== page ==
Confidentiality a privilege for professional journalists
You don’t need me to tell you that a free press is essential to the functioning of our democracy. To this end, the Evidence Amendment (Journalists’ Privilege) Bill 2010 sponsored by Andrew Wilkie MP is certainly worthy of vigorous debate by parliament.
However, Adam Bandt’s suggestion that the scope of the bill be widened to include bloggers and in particular, citizen journalists is a bad idea.
Professional journalists work to a code; I’m not saying every individual journalist displays 100 percent ethical behaviour according to this code, but for the most part we accept that we have a function to inform the public, to do so as objectively as possible and to facilitate informed debate in the wider community.
There are times when journalists happen across important information, and up till now there has been no protection for journalists who want to keep their sources a secret in the publicising of this information. In some circumstances such protection would certainly be useful.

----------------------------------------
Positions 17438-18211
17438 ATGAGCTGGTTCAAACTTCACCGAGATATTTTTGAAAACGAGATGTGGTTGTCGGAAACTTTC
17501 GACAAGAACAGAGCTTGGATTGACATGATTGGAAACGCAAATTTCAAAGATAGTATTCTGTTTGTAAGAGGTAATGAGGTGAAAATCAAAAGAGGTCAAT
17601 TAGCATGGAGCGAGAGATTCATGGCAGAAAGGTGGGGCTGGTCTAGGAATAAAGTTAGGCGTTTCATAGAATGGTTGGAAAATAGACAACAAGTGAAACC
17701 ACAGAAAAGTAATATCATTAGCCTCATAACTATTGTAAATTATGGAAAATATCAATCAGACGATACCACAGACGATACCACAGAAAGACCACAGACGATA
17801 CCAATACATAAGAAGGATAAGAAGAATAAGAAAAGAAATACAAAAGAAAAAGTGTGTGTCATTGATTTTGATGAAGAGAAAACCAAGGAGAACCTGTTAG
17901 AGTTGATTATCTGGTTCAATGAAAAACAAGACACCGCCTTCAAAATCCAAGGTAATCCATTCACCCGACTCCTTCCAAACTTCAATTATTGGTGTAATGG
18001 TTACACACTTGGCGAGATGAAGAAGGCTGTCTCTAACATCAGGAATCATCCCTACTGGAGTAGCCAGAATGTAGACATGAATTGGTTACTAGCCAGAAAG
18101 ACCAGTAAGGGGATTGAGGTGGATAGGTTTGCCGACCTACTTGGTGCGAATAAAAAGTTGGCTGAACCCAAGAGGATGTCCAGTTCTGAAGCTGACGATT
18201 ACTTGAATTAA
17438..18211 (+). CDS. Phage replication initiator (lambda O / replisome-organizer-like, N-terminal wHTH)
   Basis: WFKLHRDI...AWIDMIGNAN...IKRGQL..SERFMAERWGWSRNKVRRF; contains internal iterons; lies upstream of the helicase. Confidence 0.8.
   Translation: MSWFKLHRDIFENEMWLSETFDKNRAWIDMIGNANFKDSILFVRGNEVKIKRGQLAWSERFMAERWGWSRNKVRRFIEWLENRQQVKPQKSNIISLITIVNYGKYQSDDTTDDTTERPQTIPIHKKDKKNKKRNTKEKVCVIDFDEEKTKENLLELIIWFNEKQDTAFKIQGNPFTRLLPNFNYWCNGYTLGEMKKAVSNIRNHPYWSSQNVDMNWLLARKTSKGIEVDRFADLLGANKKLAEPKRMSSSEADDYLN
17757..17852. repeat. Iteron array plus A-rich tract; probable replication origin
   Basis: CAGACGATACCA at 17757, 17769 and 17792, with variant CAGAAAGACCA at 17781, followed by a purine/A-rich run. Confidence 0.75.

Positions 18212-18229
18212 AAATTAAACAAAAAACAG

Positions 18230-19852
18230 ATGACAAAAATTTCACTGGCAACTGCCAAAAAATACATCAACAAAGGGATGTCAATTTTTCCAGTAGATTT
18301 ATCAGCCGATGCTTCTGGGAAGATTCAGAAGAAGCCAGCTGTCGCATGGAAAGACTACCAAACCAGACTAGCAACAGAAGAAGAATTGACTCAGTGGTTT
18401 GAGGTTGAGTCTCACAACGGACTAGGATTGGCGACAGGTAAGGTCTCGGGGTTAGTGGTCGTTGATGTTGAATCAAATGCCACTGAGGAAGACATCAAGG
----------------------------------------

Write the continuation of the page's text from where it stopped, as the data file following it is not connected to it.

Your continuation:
But extending any such protection to citizen journalists would be akin to anarchy. One only needs to google just a few different blogs to see that there are zero checks and balances on the blogosphere as it is.
Wild opinions are presented as fact, media is used willy-nilly in breach of copyright and defamation is rife. My apologies go out to those bloggers and citizen journalists who do ensure their work conforms to legal and ethical standards, but for the most part the blogosphere does not.
To add to that chaos the freedom to say anything or accuse anyone with legal protection against accountability is a dangerous road indeed. Professional journalists learn as part of their training the responsibilities that go along with their position of influence. Bloggers do not.
We should be tightening the laws around blogging and citizen journalism, not relaxing them.